Thursday 8 December 2016

While you were sleeping: Stories you may have missed overnight

Published 21/03/2016 | 07:08

U.S. President Barack Obama and his wife Michelle exit Air Force One as they arrive at Havana's international airport for a three-day trip, in Havana March 20, 2016
U.S. President Barack Obama and his wife Michelle exit Air Force One as they arrive at Havana's international airport for a three-day trip, in Havana March 20, 2016

US President Barack Obama has started an extraordinary visit to Cuba, eager to push decades of acrimony deeper into the past and forge irreversible ties with America's former adversary.

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Mr Obama's whirlwind trip is a crowning moment in his and Cuban President Raul Castro's effort to restore normal relations between their countries.

While deep differences persist, the economic and political relationship has changed rapidly in the 15 months since the leaders vowed a new beginning.

Read More: Barack Obama arrives in Cuba in first visit by US president for almost 90 years

Meanwhile, Republican presidential candidate Donald Trump is taking Cuban president Raul Castro to task for not welcoming President Barack Obama at the airport in Havana.

Mr Trump tweeted: "Wow, President Obama just landed in Cuba, a big deal, and Raul Castro wasn't even there to greet him. He greeted Pope and others. No respect."

Mr Trump has said, if elected president he would try to negotiate a better deal with Cuba, but has also said he's "fine" with the US pursuing a new approach.

His top rival for the Republican nomination, Ted Cruz, is the son of a Cuban and opposes Mr Obama's policy.

Mr Castro makes relatively few public appearances. But Mr Castro did greet Pope Francis on arrival during a September trip to Cuba and Russian Orthodox Patriarch Kirill last month.

Salah Abdeslam's family, friends and petty criminals helped him evade a manhunt for four months before he was arrested on Friday in the neighbourhood he grew up in, not far from his parents' home.

As security services seek to understand how Islamic State operates in Europe to prevent more attacks, Abdeslam's case highlights the difficulty of tracking suspects who can rely on the protection of community networks, many of which do not involve religious radicals and are not on the police radar.

"Abdeslam relied on a large network of friends and relatives that already existed for drug dealing and petty crime to keep him in hiding," Belgium's federal prosecutor Frederic Van Leeuw said of the only surviving suspect of the Nov. 13 attacks that killed 130 people in Paris.

Read More: World's most wanted man Salah Abdeslam was 'helped more by friends than Islamic State'

Republican presidential candidate Donald Trump is taking Cuban president Raul Castro to task for not welcoming President Barack Obama at the airport in Havana.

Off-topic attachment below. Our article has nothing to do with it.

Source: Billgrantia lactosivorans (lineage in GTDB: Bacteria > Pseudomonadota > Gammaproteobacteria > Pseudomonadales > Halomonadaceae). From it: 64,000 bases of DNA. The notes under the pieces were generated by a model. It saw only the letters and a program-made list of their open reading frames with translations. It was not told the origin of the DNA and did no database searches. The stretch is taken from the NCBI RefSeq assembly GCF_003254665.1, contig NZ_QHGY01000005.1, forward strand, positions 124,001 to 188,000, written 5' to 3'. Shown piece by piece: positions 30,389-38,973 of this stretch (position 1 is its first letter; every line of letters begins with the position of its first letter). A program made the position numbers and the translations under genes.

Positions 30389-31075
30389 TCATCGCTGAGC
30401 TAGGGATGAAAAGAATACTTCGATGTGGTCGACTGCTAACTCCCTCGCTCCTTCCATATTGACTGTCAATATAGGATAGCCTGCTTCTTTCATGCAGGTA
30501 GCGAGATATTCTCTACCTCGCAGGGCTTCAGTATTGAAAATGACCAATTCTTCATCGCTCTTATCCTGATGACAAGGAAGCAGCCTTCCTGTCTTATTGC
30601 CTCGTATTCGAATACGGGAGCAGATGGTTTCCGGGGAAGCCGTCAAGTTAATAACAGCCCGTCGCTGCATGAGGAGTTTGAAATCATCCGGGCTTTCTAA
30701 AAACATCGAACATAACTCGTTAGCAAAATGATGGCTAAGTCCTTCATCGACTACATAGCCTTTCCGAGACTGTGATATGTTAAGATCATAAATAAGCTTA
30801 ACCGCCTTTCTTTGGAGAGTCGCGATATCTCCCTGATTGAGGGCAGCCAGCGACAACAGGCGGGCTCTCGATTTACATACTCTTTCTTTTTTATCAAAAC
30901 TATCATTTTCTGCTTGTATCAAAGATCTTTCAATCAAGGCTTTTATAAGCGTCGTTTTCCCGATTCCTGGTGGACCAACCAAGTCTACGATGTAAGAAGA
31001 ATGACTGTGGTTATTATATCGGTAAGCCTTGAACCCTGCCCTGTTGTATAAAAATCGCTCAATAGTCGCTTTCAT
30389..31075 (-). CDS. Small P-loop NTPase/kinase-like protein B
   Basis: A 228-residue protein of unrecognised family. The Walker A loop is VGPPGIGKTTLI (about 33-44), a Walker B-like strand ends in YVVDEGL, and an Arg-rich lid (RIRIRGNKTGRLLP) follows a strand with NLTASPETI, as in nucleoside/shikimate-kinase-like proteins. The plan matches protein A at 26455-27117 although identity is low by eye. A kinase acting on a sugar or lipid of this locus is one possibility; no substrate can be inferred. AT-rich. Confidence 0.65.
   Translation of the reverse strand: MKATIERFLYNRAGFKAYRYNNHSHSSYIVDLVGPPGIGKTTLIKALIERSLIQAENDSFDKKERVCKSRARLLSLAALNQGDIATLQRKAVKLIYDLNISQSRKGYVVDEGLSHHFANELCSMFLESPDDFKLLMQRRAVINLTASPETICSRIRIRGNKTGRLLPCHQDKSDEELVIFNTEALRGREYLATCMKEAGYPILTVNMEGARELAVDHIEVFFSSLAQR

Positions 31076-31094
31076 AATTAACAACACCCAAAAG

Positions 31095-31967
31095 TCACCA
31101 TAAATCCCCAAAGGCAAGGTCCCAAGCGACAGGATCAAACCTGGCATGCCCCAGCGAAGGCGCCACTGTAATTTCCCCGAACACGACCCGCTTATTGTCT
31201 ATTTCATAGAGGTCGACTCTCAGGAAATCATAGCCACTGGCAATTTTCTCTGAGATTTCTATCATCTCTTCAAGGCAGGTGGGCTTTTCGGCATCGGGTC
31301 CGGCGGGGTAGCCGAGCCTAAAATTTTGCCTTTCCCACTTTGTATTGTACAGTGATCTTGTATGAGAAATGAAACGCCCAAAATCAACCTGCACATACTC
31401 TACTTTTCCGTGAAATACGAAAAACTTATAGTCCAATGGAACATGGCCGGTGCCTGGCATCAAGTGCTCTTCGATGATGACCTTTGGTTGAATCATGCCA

Mr Trump tweeted: "Wow, President Obama just landed in Cuba, a big deal, and Raul Castro wasn't even there to greet him. He greeted Pope and others. No respect."

Mr Trump has said, if elected president he would try to negotiate a better deal with Cuba, but has also said he's "fine" with the US pursuing a new approach.

READ MORE: 'No respect' - Donald slams Raul Castro for not greeting Obama on arrival in Cuba

Closer to home, all of the paper's are dominated by the tragic events in Co Donegal which occurred last night. The Irish Independent leads with the  story and reveals that the infant who survived was a baby girl

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The Irish Independent also has the news that Michael Healy-Rae is recovering in hospital after an attack by a cow. The 49-year-old suffered injuries in the incident which happened around 6pm last night.

The Herald also leads with the tragic events in Buncrana last night. The paper reveals that the family's vehicle - an Audi Q7 - plunged off the slipway at 7.15pm

As well as featuring the Buncrana tragedy, the Irish Examiner leads with news that the Government was poised not to allocate a single penny to mental health in Budget 2016, but was forced to backtrack at the last minute.

The Irish Daily Mail  reports that there is still no random drug testing of firefighters and the gardai. The paper reports that random drug testing of 11,000 gardai and 2,000 Fire Service officers has never been introduced, despite calls to do so.

The Irish Daily reports that the Irish family who were caught up in the Turkey blast have returned home to Birmingham. Father Mohammed Ameen Bachik has told how he and his family narrowly missed being killed.

"We were hit with pieces of bodies and you could see people dead on the ground," he told the paper.

The Irish Daily Mirror reveals that political parties are facing fines for leaving election posters up. Dublin City Council have issued fines totalling €10,350 to parties and candidates for failing to take down the items.

The Irish Times reports that the some TDs are still suffering from a 31st Dail hangover with bar tabs of up to €800 owed to the Oireachtas.

Finally, the Irish Daily Star reports that Fine Gael strategists have debunked reports that the party's bad performance led to them by 'being roasted' by senior party members

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